Most "electrolyte waters" sold in the stores use two or more of the following ingredients: sodium (from salt), potassium, magnesium, and calcium. These are the four main electrolytes in the body (plus chloride), so it stands to reason that they are included. However, in my formulation, I exclude calcium because most Americans already consume twice the amount recommended by the WHO (i.e. World Health Organization). Also, I add Vitamin C to the mix.
- One gallon distilled water. Equal to 128 fluid ounces. There are 16 cups (i.e. 8 oz per cup) in a gallon of water.
- Add 1 teaspoon of salt. I use Morton Canning and Pickling Salt because it has no additives. One teaspoon of salt contains 2,325 mg of sodium.
- Add 1 teaspoon of magnesium. I use Magnesium Chloride, Hexahydrate, Pharmaceutical Grade (on Amazon) which completely dissolves in water in seconds as compared to magnesium citrate which takes several hours. One teaspoon of Magnesium Chloride contains 501 mg of magnesium.
- Add 1 teaspoon of potassium. I use Potassium Chloride Powder (food grade) purchased wherever I can find it the cheapest. I typically will order a 1 kg (2.2 lb) quantity from Amazon.com, but Walmart.com will occasionally have it on sale. One teaspoon of Potassium Chloride is equivalent to 2,920 mg of potassium.
- Add 1 Tablespoon of Vitamin C. I use Sodium Ascorbate Powder (food grade) purchased wherever I can find it the cheapest. I have purchased from Amazon.com, eBay.com, and Walmart.com on different occasions. I usually buy a 1 kg (2.2 lb) quantity. One Tablespoon of Sodium Ascorbate is equivalent to 13,200 mg of vitamin C. An 8 oz glass of this one gallon formulation would therefore contain 825 mg of vitamin C--i.e. 13,200 divided by 16 cups.
- Suggestion: Pour into smaller, more convenient containers (i.e. 16, 24, or 32 oz. water bottles) to use throughout the day.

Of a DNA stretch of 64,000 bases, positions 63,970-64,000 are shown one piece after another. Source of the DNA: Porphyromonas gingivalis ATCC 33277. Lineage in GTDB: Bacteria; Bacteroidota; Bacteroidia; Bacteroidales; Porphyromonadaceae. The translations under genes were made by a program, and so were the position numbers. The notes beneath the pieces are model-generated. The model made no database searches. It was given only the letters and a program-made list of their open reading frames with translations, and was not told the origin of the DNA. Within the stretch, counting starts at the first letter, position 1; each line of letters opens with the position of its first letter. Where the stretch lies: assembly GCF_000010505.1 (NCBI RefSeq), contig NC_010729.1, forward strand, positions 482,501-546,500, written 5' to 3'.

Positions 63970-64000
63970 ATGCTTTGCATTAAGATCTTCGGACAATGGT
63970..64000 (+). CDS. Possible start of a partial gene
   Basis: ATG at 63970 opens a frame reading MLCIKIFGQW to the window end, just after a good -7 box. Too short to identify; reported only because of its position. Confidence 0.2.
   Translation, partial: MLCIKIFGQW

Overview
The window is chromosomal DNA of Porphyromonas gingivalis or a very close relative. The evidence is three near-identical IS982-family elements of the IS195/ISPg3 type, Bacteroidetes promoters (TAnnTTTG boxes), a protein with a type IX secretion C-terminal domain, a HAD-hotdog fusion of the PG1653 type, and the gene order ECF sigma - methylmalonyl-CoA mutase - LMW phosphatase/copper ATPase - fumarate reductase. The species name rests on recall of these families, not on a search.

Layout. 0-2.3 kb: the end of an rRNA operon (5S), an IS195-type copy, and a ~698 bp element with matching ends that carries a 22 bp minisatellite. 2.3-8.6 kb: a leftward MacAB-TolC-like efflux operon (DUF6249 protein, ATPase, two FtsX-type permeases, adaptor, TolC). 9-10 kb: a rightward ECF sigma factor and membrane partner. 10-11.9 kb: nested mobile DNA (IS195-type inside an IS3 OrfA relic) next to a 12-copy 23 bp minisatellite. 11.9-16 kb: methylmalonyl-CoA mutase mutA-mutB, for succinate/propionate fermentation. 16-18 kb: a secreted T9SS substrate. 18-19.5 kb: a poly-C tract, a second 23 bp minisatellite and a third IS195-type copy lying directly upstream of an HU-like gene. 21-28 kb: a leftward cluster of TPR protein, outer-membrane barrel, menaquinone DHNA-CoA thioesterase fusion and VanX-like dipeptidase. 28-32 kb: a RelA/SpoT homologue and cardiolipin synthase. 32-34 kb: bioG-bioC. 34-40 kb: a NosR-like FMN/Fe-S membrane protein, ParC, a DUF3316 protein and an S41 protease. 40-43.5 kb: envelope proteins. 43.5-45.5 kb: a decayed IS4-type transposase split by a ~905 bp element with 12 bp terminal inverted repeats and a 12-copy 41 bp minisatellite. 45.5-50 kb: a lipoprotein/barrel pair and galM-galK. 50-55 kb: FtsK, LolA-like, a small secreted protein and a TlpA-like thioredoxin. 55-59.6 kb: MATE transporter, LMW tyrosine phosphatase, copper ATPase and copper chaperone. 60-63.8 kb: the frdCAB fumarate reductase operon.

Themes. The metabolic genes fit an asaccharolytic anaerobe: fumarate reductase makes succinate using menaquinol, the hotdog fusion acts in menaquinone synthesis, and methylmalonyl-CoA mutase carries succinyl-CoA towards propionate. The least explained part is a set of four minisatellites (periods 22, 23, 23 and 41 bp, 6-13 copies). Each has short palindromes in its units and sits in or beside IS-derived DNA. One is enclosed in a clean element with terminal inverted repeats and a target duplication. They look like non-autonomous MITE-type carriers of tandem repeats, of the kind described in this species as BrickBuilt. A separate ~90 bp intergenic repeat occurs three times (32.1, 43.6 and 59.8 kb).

- Distilled water. You can purchase distilled water from any grocery store for very cheap. However, to save money in the long run, you can make your own distilled water using a water distiller. Search for "water distillers" on the Walmart.com site and you will get a list of distillers for sale. The one we purchased was the VEVOR Countertop Water Distiller for under a $100. It's been working for us for over two years (as of January, 2021) without a flaw. I transfer the distilled water to one gallon glass jugs purchased on Amazon.com. If you consume a lot of distilled water, then consider purchasing two machines.
- Distiller - cost per gallon of water. The VEVOR Countertop Water Distiller consumes 3,000 watts to produce one gallon of distilled water--i.e. it takes 4 hours at 750 watts per hour to produce one gallon. Assuming your electricity costs 12 cents per kWh, then the cost to produce one gallon of distilled water is 36 cents (see Electricity Bill Calculator to compute the cost). Typically, distilled water sold in the stores is more than double that price.
- Whole house distiller. No experience with these, but might consider iSpring RCS5T 500 GPD Commercial Grade Tankless Reverse Osmosis Water Filter System at some point in the future.